Just say “no” to multi-tasking

Last week I saw a musician playing the violin while hula hooping on a downtown corner. I didn’t think, “oh, wow. How cool.” I thought instead, “how sad. Isn’t it enough to play the violin well anymore?”

Multi-tasking seems so sexy and hard. Look at me! I’m doing ten things all at once! I’m so efficient and amazing! But research shows that multi-tasking really just makes you slower at completing tasks and more prone to making mistakes. Texting while driving can kill. Looking at Yelp reviews on your phone while walking can cause you to trip. Emailing while talking to someone else on the phone can cause you to send the message to the wrong person. The mistakes are all relative, but that doesn’t mean multi-tasking is a good idea.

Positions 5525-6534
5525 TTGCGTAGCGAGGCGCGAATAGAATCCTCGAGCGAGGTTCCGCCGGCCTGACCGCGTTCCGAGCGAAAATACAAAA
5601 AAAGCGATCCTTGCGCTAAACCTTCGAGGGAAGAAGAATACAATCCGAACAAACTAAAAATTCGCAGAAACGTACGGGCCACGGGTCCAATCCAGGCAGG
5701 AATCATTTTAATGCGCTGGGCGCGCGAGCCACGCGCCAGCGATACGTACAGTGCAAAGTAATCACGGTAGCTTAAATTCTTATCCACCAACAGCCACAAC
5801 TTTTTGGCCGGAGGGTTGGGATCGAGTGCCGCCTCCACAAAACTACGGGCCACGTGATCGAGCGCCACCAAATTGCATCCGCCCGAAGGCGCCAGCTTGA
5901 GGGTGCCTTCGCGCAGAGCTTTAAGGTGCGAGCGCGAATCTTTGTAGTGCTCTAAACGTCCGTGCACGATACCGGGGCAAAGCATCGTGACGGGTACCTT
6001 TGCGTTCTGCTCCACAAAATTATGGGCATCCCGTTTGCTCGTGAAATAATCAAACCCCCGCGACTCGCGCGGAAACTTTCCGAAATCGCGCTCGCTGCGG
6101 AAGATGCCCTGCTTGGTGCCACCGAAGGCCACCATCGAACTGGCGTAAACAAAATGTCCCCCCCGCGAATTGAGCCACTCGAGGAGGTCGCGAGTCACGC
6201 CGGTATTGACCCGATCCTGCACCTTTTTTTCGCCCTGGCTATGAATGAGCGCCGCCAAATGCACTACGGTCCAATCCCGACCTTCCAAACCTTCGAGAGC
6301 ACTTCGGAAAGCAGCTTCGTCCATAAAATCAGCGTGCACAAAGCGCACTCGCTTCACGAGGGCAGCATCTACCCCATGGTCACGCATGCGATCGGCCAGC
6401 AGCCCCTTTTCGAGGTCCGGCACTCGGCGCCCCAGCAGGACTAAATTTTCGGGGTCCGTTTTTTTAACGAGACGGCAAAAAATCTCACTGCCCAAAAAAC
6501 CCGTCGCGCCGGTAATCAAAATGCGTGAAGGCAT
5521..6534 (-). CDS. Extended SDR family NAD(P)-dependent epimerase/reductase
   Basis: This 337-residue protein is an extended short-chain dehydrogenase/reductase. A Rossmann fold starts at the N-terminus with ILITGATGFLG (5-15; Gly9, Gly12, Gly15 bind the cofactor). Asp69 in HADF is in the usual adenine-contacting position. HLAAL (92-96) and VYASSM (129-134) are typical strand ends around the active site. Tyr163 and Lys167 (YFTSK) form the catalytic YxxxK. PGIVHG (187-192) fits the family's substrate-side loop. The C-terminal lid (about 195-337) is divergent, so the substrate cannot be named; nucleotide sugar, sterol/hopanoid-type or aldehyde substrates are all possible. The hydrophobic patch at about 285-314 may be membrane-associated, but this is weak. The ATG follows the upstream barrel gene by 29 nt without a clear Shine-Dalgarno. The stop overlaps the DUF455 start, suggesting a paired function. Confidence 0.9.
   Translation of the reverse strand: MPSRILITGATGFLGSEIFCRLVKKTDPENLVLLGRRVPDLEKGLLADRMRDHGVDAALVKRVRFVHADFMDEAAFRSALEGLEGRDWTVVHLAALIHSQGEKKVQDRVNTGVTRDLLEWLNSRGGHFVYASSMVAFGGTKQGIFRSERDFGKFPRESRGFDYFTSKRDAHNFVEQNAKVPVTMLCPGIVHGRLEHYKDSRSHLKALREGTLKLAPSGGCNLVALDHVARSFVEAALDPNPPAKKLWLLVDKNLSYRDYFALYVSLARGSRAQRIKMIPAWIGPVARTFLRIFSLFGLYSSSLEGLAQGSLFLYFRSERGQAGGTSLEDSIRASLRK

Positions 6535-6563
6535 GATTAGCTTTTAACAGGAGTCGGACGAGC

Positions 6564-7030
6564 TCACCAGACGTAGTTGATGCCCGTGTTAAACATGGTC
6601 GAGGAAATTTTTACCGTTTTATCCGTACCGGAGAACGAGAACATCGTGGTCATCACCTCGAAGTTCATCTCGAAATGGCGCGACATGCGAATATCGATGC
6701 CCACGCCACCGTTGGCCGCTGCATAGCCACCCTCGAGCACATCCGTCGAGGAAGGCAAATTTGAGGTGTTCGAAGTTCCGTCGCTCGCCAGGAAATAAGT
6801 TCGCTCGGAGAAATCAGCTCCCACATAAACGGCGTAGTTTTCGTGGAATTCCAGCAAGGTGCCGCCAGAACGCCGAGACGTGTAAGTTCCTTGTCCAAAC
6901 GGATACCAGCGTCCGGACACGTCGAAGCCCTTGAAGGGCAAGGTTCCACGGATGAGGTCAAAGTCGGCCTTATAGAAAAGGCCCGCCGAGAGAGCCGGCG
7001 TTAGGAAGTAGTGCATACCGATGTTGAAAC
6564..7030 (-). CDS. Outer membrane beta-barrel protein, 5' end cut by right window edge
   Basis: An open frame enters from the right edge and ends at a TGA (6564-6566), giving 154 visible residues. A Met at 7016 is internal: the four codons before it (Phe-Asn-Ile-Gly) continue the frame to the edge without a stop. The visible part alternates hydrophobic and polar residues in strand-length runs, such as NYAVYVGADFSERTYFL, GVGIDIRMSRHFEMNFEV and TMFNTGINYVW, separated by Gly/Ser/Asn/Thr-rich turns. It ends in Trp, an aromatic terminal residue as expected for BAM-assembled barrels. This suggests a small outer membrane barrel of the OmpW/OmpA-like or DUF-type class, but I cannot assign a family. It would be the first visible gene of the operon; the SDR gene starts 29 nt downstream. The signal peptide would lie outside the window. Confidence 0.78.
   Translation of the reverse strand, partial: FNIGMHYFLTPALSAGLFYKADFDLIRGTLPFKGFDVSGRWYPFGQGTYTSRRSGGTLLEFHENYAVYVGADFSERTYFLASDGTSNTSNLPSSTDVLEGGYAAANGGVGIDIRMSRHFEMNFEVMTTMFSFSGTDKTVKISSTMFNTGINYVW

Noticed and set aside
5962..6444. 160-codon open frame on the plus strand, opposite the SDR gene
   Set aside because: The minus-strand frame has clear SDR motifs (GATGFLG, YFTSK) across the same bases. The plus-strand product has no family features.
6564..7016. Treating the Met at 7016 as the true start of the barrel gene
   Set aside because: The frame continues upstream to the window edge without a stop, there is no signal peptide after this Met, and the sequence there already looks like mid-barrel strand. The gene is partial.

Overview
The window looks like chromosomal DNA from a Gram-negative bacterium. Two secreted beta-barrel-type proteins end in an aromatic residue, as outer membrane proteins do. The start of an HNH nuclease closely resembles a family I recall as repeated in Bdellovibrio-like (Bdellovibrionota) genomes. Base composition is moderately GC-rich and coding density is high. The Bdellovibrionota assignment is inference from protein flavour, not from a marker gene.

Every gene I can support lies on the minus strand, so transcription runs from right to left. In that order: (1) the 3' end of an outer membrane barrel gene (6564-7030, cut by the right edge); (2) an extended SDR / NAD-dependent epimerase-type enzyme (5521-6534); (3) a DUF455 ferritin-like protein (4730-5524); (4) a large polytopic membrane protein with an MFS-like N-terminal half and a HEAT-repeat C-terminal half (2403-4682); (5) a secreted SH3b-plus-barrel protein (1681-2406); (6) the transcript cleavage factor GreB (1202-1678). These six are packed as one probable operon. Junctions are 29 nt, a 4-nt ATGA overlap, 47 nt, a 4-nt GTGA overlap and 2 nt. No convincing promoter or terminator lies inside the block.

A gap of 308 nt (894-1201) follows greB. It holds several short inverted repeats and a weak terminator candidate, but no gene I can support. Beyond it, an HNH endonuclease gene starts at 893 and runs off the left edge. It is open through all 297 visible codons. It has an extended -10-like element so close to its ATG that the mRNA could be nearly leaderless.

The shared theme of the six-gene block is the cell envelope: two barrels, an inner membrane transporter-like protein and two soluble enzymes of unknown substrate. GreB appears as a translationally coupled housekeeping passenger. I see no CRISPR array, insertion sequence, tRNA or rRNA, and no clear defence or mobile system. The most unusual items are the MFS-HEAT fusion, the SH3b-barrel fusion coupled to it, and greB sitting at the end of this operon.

Lately I’ve been juggling a lot. I’d love to say that it’s been working for me, but I’ve been honestly doing none of it well. My latest manuscript isn’t finished. My desk is a mess. I don’t work out everyday. I have a lot of weeds in my garden. I don’t always eat as healthy as I plan to. I don’t see my friends as often as I’d like. I don’t always get enough sleep… I try to keep everything “in balance,” as if that’s a thing anyone can actually do. We all make plans and then life happens.

But I hope when my book is done (and is good) that no one expects me to juggle at my readings. Or make french pastries for everyone. Or tweet in verse. Or dress like I’m going to the Oscars. Because honestly, isn’t it enough to just do one thing well?

One thought on “Just say “no” to multi-tasking

  1. Lisa says:

    Yes it is enough to do one thing well and writing is something you do well. Just because you happen to do a lot of things well doesn’t mean you should have to do them all at once. Thank you for writing this.


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